ground, as did 12 of his followers and smoked the pipe. But the whites were afraid and held the Walla Walla chief at gunpoint to prevent him from returning to his men, when he tried to leave, Uncle
was reported to have said, 'Move and my men will shoot you like a dog.' The chief remained motionless for the rest of the night and was released shortly after sunrise by arriving Nez Percés. Uncle's actions and service in guiding the immigrants won him their gratitude but he had done nothing to please the Indians with whom he had to live. Young Chief threatened his life, causing Whitman to write to Elkanah Walker in November '45, saying 'I am so nervous that I cannot govern my hand, so that you will excuse me.'”
“Yet he continued to live there.”
“And in early May '47, 20-30 chiefs and braves of the three tribes conferred with Whitman and Spalding and other mission personnel. It was a sort of board of inquiry to consider whether Whitman was worthy of death. Chief interrogator was Peopeomoxmox.
“Since his murdered son had been a mission student, it was thought that perhaps it was just to extract the life of another preacher, namely Uncle Marcus. To Peopeomoxmox the discussion might have been academic, but among the others, it was considered that he was agreeing to the murder by bringing it up in this way.”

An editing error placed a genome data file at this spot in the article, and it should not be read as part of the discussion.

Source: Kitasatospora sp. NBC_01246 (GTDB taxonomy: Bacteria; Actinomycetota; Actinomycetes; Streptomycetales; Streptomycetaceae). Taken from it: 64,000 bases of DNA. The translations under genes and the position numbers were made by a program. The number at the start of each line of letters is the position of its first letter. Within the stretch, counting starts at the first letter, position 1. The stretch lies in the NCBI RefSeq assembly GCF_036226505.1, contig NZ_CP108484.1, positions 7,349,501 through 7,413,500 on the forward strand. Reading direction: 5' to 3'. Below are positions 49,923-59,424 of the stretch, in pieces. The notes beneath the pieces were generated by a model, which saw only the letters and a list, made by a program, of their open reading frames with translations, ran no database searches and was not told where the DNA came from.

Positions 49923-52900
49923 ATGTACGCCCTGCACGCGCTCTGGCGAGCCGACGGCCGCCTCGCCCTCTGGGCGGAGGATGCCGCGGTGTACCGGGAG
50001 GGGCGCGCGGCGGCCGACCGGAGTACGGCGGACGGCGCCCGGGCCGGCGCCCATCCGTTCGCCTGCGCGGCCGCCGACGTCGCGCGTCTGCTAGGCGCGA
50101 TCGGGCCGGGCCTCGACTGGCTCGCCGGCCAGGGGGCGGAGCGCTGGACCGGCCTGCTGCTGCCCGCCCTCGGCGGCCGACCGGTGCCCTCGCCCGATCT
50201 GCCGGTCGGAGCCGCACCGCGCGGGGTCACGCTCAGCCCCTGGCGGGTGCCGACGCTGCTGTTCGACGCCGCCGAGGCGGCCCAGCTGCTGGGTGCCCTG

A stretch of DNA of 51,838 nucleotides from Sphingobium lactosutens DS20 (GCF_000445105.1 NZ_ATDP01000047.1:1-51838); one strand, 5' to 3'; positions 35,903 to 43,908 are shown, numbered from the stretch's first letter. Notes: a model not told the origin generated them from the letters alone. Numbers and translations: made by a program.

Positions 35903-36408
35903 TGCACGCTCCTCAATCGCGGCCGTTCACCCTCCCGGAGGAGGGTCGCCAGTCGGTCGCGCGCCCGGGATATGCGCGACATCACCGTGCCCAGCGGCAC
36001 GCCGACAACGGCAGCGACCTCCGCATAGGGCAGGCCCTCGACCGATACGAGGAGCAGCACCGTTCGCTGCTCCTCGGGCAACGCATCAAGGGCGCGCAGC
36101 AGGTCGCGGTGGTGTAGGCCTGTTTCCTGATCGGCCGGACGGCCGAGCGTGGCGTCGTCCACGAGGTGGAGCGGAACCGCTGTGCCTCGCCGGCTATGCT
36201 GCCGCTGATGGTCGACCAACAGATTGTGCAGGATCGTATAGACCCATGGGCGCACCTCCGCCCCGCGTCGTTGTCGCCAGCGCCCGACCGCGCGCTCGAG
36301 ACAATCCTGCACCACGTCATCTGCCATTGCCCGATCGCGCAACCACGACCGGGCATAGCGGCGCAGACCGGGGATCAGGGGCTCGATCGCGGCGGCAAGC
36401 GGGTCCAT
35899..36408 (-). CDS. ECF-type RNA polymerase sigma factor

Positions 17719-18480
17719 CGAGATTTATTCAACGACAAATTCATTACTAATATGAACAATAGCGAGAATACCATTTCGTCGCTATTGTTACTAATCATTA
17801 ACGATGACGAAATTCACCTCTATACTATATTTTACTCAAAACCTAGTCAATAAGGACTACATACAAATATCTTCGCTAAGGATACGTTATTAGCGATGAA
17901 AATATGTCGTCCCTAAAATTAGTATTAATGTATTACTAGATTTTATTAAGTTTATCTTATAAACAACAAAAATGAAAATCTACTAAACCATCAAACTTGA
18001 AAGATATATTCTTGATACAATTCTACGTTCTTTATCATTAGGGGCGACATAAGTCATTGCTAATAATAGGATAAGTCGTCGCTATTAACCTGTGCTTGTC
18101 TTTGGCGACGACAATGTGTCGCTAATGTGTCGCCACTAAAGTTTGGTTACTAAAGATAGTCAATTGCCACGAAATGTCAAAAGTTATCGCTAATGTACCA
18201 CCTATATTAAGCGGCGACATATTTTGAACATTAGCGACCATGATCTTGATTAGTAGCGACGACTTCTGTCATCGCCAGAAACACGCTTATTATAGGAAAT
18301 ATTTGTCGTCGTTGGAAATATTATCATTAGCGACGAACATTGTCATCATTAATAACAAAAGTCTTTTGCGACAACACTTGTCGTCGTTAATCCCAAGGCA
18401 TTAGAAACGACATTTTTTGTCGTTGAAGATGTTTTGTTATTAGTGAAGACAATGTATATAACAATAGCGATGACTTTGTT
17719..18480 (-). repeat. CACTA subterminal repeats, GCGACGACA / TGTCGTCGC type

As we arrived, it seemed a very large area – many hundreds of square acres. Along the Umatilla River were loads of cottonwood trees. The village itself was a mishmash of tumble down houses
Perrin said, “The reservation is now home to the three tribes: the Umatilla, the Cayuse, and the Walla Walla. The tribes moved here in '55. They depend on the Colombia River for food, water,
transportation, and cultural and spiritual needs. They eat fish, mushrooms, roots, and berries. Due to their central location, the three tribes facilitate trade between the buffalo hunters of Idaho and the fishing and ocean-based cultures along the Pacific Ocean.
We went into the Indian encampment, and Perrin, who of course can talk their language fluently found that we would be able to talk to Yellow Bull, a Nez Percé under-Chief whose Cayuse wife, was the daughter of Tomahas - one of those hanged for the murders, and most likely the one who killed Marcus. This is a summary of what he said. (to be continued)